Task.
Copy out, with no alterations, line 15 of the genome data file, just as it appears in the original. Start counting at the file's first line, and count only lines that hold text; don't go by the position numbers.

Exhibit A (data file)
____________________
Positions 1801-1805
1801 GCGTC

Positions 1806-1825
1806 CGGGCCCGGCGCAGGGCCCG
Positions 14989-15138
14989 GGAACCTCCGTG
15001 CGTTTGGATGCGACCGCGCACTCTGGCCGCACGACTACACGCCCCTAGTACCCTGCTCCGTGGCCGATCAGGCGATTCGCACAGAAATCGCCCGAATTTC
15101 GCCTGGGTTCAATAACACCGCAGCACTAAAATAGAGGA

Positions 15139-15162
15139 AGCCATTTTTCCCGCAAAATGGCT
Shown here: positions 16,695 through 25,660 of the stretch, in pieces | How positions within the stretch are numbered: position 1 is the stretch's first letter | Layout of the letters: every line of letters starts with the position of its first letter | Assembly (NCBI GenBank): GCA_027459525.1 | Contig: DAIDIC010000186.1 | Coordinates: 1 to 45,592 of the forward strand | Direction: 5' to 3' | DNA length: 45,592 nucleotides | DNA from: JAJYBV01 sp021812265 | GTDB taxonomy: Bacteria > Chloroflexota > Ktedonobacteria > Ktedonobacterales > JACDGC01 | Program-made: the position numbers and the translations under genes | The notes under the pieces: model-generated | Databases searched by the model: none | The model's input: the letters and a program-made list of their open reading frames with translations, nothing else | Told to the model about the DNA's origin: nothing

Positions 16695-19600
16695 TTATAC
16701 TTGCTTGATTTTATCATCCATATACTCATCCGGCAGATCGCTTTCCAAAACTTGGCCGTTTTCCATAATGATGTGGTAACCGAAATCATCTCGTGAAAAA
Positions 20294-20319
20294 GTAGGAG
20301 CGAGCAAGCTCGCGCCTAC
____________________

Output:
Positions 20294-20319